Con Conrad (June 18, 1891 - September 28, 1938) was a songwriter and producer born Conrad K. Dober in New York City.
Published his first song, Down in Dear Old New Orleans, in 1912. Produced the Broadway show: The Honeymoon Express, starring Al Jolson, in 1913. By 1918, Conrad was writing and publishing, along with Henry Waterson and had his first major hit in 1920 with Margie. Over the next several years, he would also be responsible for such standards as: Ma, He’s Making Eyes At Me, You’ve Got to See Your Mama Every Night, Memory Lane, Lonesome and Sorry and Come on Spark Plug.
In 1923 Conrad focused on the stage and wrote the scores for the Broadway shows: The Greenwich Follies, Moonlight, Betty Lee, Kitty’s Kisses and Americana. In 1929 he moved to Hollywood after losing all of his money on unsuccessful shows. There he worked on films such as: Fox Movietone Follies, Palmy Days, The Gay Divorcee and Here’s to Romance.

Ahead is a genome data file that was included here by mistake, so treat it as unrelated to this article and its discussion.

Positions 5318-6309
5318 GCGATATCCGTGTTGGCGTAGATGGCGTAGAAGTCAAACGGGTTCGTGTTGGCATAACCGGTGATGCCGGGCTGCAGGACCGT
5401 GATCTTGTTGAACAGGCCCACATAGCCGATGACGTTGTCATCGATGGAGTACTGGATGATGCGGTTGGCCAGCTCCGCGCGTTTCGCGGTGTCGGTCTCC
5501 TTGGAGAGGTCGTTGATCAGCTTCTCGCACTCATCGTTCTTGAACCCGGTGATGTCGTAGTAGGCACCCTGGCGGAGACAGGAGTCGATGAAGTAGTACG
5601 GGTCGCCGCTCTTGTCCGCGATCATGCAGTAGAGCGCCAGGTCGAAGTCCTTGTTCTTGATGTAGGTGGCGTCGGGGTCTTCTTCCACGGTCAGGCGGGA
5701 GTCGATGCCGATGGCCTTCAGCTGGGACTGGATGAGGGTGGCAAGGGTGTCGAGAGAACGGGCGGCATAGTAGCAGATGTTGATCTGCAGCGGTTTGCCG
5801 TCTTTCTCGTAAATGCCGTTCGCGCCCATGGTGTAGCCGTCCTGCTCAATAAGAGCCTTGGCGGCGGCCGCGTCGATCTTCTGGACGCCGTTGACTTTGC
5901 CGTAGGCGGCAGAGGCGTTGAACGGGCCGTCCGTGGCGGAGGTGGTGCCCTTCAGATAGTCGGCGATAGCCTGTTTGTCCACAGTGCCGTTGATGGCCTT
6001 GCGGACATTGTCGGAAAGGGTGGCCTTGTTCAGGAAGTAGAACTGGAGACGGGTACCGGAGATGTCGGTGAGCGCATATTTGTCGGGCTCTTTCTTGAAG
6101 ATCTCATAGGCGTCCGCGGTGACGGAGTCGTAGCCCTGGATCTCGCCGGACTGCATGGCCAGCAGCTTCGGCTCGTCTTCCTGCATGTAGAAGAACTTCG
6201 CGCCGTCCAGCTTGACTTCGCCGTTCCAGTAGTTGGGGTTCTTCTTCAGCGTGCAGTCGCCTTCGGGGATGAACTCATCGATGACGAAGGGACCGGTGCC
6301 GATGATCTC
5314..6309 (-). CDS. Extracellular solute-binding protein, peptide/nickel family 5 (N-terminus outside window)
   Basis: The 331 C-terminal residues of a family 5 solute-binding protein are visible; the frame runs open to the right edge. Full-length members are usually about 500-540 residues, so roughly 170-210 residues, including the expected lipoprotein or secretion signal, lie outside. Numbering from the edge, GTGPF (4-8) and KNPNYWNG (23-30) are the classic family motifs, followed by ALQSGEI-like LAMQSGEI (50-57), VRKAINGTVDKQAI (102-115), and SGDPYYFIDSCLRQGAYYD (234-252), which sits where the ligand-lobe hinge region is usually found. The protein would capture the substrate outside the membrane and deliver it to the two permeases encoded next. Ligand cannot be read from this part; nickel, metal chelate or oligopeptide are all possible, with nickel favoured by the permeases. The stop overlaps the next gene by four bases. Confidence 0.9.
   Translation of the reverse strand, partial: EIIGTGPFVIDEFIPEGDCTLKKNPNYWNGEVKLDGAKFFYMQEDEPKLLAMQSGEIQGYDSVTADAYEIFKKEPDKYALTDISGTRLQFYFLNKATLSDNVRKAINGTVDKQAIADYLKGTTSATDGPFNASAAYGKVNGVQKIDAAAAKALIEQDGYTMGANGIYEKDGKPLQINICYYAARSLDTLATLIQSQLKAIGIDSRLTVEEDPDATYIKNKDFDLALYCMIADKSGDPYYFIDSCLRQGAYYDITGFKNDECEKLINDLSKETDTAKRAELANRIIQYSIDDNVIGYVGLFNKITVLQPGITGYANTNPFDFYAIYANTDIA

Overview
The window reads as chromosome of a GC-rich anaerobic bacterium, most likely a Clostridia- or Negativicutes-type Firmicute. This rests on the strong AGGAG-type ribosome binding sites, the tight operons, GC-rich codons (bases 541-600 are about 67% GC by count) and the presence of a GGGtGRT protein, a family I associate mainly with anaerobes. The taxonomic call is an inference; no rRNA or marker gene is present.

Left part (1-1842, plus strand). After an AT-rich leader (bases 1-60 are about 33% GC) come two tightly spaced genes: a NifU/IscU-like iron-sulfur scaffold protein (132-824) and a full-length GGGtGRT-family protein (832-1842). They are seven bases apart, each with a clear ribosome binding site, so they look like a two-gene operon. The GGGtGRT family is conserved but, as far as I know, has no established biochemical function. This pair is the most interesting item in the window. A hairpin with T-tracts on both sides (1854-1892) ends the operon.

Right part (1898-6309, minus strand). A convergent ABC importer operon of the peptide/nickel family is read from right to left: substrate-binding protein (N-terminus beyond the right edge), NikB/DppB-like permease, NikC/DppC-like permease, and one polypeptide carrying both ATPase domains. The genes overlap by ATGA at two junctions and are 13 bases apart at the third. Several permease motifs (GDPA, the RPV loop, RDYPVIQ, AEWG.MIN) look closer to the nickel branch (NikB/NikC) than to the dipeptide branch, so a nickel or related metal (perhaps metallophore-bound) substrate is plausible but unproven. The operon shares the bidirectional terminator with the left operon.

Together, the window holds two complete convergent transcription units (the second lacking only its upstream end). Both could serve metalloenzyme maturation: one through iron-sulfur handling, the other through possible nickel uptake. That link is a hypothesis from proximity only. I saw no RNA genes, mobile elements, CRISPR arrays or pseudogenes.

Conrad received the first Academy Award for Best Song for The Continental in 1934 along with collaborator Herb Magidson. Conrad died four years later in Van Nuys, California.
Con Conrad was inducted into the Songwriters' Hall of Fame in 1970.